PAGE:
Cambridge Dictionaries online Cambridge Dictionaries online

The most popular online dictionary and thesaurus for learners of English

English definition of “typical”

typical

adjective uk   /ˈtɪp.ɪ.kəl/ us  
B1 showing all the characteristics that you would usually expect from a particular group of things: I must look like the typical tourist with my shorts and my camera. This sort of hot and spicy food is very typical of the food in the south of the country. Typical symptoms would include severe headaches, vomiting and dizziness. disapproving showing all the bad characteristics that you expect from someone or something, often in a way that is annoying: It's just typical of Ian to spend all that money on the equipment and then lose interest half way through the course. "He phoned in at the last minute to say he wasn't coming." "Typical!"
(Definition of typical from the Cambridge Advanced Learners Dictionary & Thesaurus © Cambridge University Press)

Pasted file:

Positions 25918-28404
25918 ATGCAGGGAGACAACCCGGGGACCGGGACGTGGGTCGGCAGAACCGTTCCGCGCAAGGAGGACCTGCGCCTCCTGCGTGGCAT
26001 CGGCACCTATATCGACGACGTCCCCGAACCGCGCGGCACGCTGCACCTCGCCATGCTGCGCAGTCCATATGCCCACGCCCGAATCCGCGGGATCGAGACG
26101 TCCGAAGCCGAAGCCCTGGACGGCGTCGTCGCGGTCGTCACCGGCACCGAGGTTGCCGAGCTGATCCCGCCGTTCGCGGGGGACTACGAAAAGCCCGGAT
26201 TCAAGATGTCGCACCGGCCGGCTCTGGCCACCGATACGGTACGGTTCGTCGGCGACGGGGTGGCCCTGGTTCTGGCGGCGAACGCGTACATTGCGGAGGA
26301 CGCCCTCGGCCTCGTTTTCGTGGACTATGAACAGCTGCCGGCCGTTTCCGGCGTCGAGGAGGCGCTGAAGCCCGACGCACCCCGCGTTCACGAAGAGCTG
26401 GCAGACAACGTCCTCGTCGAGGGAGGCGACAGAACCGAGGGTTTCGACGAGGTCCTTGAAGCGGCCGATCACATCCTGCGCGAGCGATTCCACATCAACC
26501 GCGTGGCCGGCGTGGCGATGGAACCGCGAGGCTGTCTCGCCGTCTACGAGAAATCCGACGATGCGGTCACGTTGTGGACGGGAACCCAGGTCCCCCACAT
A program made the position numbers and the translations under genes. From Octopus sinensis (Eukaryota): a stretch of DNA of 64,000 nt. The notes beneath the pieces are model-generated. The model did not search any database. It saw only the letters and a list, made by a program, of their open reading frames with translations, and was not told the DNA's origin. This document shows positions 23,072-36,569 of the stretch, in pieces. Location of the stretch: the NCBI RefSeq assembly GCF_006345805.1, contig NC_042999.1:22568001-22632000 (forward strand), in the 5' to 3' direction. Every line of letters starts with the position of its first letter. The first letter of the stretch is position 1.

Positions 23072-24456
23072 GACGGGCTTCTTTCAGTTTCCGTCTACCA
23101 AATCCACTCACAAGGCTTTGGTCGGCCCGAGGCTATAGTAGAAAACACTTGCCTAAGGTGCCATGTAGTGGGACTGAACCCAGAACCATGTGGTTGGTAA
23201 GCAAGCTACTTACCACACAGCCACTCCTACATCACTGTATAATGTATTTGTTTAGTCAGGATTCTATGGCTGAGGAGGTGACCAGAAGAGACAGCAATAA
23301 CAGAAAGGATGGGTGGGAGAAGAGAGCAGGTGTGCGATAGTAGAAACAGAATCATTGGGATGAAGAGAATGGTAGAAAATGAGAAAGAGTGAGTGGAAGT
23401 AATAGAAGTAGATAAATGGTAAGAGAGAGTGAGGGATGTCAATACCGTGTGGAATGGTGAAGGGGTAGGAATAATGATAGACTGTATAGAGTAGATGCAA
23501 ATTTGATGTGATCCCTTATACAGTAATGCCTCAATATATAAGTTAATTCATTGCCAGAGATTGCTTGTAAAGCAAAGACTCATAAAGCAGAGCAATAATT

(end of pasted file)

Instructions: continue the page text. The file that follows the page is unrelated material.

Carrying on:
What is the pronunciation of typical?
Add Cambridge dictionaries to your browser to your website

Definitions of “typical” in other dictionaries

Word of the Day

shadow

an area of darkness, caused by light being blocked by something

Word of the Day

Highly delighted, bitterly disappointed, ridiculously cheap: adverbs for emphasis.

by Liz Walter,
October 22, 2014
We often make adjectives stronger by putting an adverb in front of them. The most common ones are very and, for a stronger meaning, extremely: He was very pleased. The ship is extremely large. However, we don’t use very or extremely for adjectives that already have a strong meaning, for example fantastic,

Read More 

life tracking noun

October 20, 2014
the use of one or more devices or apps to monitor health, exercise, how time is spent, etc.

Read More